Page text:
User:Using Yeast to Convert Carbon Dioxide Gas to Carbonates For Building Materials

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Introduction


High levels of atmospheric carbon dioxide pose a huge environmental challenge in our industrialized world and scientists have been looking for ways to somehow trap or reuse the CO2 being emitted as a result of human activities. One method utilizes carbon sequestration, which is a way to mineralize CO2 and store it deep underground. Some scientists have taken it a step further by attempting to mineralize CO2 into a form useful for building materials. They have done this by utilizing a genetically engineered mutant of Saccharomyces cerevisiae, or ordinary baker's yeast.


Carbon Cycle


There are many carbon reservoirs in the environment, but one of particular concern is CO2 which is found in the atmosphere. Although the amount of carbon found in the atmosphere in the form of CO2 is much less than that found in the reservoirs found in the ocean or in land, the burning of fossil fuels has increased the balance of atmospheric CO2. Also, although the ocean acts as a buffer by absorbing some excess CO2, atmospheric CO2 “continues to increase at a rate of about 1% per year” (Slonczewski & Foster, p 833). This is problematic because CO2 is a greenhouse gas and this means it can absorb solar radiation and thereby heat up the atmosphere. Therefore, CO2 is contributing to gradual global warming. (Slonczewski & Foster, p 833) Humans have altered the balance of atmospheric CO2 in the environment. Industrial activities have increases the amount of CO2 release globally due largely to the burning of fossil fuels, which are hydrocarbons formed from the organic remains of prehistoric plants and animals that when burned release CO2 as a byproduct (Slonczewski & Foster, p 834). Additionally, deforestation contributes largely to increasing atmospheric CO2 content due to burning wood and especially due to microbial decomposition of chopped down trees (Slonczewski & Foster, p834).

Outlining the Carbon Storage Program in the United States. http://fossil.energy.gov/programs/sequestration/overview.html

Carbon Sequestration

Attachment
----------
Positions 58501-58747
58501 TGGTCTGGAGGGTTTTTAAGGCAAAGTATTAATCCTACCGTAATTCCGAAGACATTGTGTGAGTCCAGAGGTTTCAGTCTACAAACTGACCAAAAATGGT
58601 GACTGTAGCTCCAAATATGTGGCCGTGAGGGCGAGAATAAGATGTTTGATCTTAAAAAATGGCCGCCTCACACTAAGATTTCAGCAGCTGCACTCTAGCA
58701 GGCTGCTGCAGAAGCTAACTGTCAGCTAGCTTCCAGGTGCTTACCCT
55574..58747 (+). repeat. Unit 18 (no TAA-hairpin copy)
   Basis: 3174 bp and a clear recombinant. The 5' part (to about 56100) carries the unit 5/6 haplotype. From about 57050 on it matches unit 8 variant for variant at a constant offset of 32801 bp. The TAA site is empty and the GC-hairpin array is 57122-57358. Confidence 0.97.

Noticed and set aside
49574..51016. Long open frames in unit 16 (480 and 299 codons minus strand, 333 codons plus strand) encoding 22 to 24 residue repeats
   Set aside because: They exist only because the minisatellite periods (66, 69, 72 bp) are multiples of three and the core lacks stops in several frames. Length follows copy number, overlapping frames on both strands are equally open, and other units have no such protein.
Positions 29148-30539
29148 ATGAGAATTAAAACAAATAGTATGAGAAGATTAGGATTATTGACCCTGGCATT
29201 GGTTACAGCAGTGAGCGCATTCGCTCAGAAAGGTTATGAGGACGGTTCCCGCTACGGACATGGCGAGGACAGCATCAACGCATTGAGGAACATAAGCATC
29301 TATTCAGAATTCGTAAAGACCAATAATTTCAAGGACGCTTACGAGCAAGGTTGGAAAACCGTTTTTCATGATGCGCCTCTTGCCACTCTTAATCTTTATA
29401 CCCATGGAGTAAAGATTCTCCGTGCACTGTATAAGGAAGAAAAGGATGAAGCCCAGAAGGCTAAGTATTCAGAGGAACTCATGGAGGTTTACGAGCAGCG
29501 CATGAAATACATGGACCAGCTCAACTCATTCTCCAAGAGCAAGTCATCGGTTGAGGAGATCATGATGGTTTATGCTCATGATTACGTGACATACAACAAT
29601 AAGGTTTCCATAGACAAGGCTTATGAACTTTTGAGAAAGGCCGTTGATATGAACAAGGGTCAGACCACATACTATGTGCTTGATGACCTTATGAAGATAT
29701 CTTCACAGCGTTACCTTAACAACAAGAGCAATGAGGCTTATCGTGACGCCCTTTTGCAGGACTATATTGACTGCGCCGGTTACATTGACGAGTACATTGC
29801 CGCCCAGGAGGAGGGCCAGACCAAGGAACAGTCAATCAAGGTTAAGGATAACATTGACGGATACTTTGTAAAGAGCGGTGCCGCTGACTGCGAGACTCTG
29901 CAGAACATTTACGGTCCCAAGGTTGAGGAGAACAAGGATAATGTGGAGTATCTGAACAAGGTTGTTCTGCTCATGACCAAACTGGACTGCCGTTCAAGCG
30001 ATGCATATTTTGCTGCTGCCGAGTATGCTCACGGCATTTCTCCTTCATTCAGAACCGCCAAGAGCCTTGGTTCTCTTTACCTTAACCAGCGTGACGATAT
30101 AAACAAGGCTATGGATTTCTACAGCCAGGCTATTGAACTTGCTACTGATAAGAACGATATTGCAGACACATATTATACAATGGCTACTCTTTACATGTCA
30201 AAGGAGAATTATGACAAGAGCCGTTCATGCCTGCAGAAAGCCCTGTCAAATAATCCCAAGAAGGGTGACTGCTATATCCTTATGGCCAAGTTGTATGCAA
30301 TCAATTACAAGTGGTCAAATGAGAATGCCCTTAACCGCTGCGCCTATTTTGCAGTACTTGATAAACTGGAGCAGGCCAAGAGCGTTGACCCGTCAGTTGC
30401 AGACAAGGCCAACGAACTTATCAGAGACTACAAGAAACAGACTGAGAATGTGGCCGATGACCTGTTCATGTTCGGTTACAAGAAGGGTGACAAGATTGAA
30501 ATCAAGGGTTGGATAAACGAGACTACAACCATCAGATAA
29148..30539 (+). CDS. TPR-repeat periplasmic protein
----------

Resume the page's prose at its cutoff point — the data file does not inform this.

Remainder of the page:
There have been many efforts to somehow channel this increasing amount of atmospheric CO2 to more harmless or even more helpful forms. One method is carbon sequestration, in which CO2 is captured from industrial facilities, transported via pipes and then injected underground deep into porous rocks underground which are then blocked from the top by non-porous rock (EPA, 2013). This essentially traps the CO2 underground permanently. This sequestration can pose some geological safety and security concerns and there are a limited amount of sites that can safely store CO2 and these sites must then be monitored to ensure there is no leakage (EPA, 2013). Some MIT researchers have recently developed a new method to capture carbon dioxide while also putting it to good use. They have used baker’s yeast, or Saccharomyces cerevisiae, to convert carbon dioxide gas into carbonates useful as building materials (Trafton, 2010). After capturing the carbon dioxide in water, it is then combined with mineral ions to form solid carbonates (Trafton, 2010). Although yeast do not perform this conversion on their own, they have been genetically engineered by these researchers to express genes found in snails such as the albalone who build their own hard shells composed of calcium carbonate from carbon dioxide and mineral ions found in their marine habitats (Trafton, 2010). The genes they have utilized code for enzymes that facilitate the mineralization of carbon dioxide (Trafton, 2010). This experiment holds promise as it “can produce about two pounds of carbonate for every pound of carbon dioxide captured” and “captures carbon dioxide at a higher rate” than processes companies have used to convert CO2 to solid building material (Trafton, 2010).